As is the case with countries around the world, Senegal is facing a crisis of depleting fish stocks. Speak to any artisanal fisher in the country, and they will complain about the disappearing fish and the long, dangerous journeys they now have to make to find meagre catches. The disappearing fish come as a shock to many Senegalese: historically, Senegal has had incredibly rich fisheries, with its fish helping feed the nation’s rapidly growing population of nearly 17 million.

Fisheries represent an important part of the economy in Senegal, employing an estimated 600,000 people and providing a primary source of protein for almost the entire population of the country. But industrial overfishing and an overdeveloped artisanal fleet are threatening fish stocks, with rapidly plunging catches and rising market prices for fish making it unaffordable for many people. As fish disappear, conflicts increase between fishers as they compete to catch a dwindling resource.

Earlier this year, those competitions erupted into open violence that tragically led to one death and many wounded.

But sometimes, out of tragedy comes opportunity: after the burst of violence, communities agreed that something needed to be done. With the help of our Senegalese partners and the Ministry of Fisheries, Blue Ventures co-chaired a national workshop to address the tensions and find common solutions.

Origins of the conflict

In early April 2023, violent clashes broke out between fishers from different communities around Dakar. The conflict began when fishers from the Kayar Community-managed Marine Protected Area (CMPA) confiscated monofilament drift nets that had been set within the CMPA by seven pirogues (traditional Senegalese fishing boats) of fishers of the neighbouring Mboro area of Dakar, and burned the nets. Technically, monofilament nets are illegal in Senegal (although their use is widespread), and the use of monofilament drift nets is strictly prohibited inside the Kayar CMPA.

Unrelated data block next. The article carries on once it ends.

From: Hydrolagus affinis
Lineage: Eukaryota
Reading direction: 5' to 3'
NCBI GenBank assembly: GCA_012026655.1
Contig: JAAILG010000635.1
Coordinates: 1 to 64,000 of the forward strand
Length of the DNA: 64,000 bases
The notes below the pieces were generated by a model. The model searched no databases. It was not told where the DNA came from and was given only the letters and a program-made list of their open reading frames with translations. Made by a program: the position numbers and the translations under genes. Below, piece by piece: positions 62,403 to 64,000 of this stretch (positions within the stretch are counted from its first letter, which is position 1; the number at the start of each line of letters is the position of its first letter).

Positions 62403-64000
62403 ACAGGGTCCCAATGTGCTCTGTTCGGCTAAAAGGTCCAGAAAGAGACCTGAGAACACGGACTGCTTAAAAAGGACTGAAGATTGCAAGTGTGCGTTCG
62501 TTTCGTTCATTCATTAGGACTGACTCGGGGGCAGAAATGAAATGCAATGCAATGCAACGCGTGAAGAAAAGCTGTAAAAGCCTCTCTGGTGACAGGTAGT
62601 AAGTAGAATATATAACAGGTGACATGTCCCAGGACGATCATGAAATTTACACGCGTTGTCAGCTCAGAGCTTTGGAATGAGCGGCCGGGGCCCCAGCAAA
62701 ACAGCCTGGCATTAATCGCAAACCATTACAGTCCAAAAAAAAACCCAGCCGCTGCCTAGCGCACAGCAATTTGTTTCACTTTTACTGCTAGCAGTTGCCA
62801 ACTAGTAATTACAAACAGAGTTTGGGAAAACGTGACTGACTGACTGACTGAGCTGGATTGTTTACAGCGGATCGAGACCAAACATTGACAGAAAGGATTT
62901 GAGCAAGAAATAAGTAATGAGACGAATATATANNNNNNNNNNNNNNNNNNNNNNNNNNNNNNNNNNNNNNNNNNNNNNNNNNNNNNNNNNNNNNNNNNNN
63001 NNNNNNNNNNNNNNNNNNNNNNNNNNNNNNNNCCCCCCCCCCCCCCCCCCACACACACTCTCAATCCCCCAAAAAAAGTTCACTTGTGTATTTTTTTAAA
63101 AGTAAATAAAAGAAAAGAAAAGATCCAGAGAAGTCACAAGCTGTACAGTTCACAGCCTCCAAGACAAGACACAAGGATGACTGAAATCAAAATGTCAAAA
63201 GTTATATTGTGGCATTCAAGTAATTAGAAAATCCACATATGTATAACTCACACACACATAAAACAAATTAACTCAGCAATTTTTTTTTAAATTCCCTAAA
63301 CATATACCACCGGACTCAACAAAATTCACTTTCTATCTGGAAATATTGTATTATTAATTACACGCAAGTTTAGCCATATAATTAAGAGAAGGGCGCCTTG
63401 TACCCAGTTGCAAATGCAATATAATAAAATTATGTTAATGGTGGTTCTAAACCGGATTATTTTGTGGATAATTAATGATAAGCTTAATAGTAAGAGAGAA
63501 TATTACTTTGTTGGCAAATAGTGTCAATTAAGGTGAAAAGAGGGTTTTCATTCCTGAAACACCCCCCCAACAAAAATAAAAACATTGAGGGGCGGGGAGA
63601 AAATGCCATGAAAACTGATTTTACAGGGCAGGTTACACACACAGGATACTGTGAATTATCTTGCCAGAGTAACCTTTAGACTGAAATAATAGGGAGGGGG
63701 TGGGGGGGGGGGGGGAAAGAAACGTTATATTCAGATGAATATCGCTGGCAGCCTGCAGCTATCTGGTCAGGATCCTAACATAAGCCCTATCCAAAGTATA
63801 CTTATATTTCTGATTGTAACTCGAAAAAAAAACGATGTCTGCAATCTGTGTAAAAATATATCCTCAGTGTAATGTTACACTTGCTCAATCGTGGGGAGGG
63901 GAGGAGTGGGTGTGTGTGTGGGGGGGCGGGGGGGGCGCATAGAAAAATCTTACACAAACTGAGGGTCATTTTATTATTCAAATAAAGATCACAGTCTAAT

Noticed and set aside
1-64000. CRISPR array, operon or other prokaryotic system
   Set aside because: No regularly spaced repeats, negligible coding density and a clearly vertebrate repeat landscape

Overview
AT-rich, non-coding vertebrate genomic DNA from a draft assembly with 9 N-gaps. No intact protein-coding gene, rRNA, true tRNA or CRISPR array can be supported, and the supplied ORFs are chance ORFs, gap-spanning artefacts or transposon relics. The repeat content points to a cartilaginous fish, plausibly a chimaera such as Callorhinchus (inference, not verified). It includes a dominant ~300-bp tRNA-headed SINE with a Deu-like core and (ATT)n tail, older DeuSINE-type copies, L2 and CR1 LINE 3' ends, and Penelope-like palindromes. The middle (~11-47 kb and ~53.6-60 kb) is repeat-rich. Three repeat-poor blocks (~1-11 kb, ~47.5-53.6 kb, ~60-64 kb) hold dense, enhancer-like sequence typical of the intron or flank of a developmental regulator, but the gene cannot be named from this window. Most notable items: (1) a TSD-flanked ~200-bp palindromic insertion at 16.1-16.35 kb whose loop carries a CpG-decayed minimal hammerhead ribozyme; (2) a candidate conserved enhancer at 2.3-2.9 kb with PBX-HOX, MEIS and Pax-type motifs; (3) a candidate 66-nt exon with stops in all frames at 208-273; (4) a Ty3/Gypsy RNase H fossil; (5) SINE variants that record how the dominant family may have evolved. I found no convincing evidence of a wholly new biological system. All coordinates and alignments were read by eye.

On the 2nd of April, the conflict between fishers from Kayar and Mboro broke into open violence, when a group of Mboro fishers attacked the Kayar fishers with petrol bombs, leading to the death of one young fisherman, and the hospitalisation with burn wounds of around twenty people, including women and children. 

This level of violence had never been seen between fishers in Senegal before and shocked the nation. In the following days, the violence threatened to spin even further out of control, with thousands of fishers from the northern city of Saint Louis, located 300 kilometres north of Dakar, taking to the sea, threatening to join the fight in support of the Mboro fishers. An emergency intervention by the local authorities convinced the Saint Louis fishers to turn back, but by this stage, the entire Senegalese fishing community stood on the brink of open conflict.